A Futile Quest for Cultural Diversity in “the Promised Land”: The case of Gavur Mahallesi by Mıgırdiç Margosyan


Abdal G.

La traduzione come atto politico/ Translation as Political Act/ La traduction comme acte politique, Perugia, İtalya, 9 - 11 Mayıs 2018, cilt.1, ss.3-4

  • Cilt numarası: 1
  • Basıldığı Şehir: Perugia
  • Basıldığı Ülke: İtalya
  • Sayfa Sayıları: ss.3-4

Özet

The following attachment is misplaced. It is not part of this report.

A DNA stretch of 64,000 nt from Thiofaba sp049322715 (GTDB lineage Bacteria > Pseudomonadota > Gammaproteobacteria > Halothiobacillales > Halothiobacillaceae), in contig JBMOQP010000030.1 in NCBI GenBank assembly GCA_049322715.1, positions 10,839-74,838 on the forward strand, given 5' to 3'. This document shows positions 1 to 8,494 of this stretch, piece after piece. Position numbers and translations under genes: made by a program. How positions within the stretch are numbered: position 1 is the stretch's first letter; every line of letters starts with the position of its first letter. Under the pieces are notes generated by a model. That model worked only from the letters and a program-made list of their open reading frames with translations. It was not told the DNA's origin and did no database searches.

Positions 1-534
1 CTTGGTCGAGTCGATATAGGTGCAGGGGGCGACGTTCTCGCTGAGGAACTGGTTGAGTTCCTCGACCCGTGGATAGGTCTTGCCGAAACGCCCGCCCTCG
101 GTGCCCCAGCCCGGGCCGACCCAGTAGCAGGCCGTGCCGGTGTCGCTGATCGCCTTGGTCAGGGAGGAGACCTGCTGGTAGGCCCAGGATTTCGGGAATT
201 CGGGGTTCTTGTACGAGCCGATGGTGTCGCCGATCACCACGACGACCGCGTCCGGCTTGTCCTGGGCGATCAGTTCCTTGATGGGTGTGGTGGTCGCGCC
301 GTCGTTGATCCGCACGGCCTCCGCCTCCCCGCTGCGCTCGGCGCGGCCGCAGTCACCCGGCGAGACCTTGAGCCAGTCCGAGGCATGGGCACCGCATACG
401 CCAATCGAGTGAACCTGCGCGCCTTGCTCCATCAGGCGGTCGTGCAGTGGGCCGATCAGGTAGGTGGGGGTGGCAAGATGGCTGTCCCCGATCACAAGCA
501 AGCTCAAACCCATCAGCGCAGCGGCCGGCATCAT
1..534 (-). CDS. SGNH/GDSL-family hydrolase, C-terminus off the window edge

Does multiculturality oblige an ideological outlook on translation by its very nature? This paper aims to answer this question through a comparative analysis of Mıgırdiç Margosyan’s Turkish novel “Gavur Mahallesi” and its English translation “Infidel Quarter.” Of Armenian descent, coming from the Southeast Anatolia Region, Mıgırdiç Margosyan focuses in his literary works on the themes of cultural diversity and levelling, ethnicity and national identity, and on patterns of social exchange. In “Gavur Mahallesi”, he tries to show his readers how ethnic boundaries have been blurry in Diyarbakır, a city in the Southeast Anatolian Region, since time immemorial. Containing a number of words, phrases and linguistic statements in various languages from very different ethnic communities, the novel itself becomes a site of multicultural encounters. In a striking passage, a Turkish muezzin (the person who recites the azan in Islam) scrambles with an Orthodox sacrist (the person who rings the bells in Christianity) to make their respective religions’ voices heard over the house of a Kurdish blacksmith. In the first part of this presentation, linguistic choices are evaluated focusing on the creation of the cultural settings in the Turkish and English versions of the novel. In the second part, I address the question of how a particular ethnic group is represented (socially, economically, politically, culturally, etc.) in the original as well as translated version. In the third part, I discuss to what extent the ideology of the author, Mıgırdiç Margosyan, and the translator, Matthew Chovanec, is hidden or revealed between the lines. The presentation will conclude by illustrating how the novel’s author achieved to build a hybrid space that is far from being stereotypical and biased, whereas the translator “bona fide” neutralized the multicultural style and voice in the English version to make the work more comprehensible for the target readership.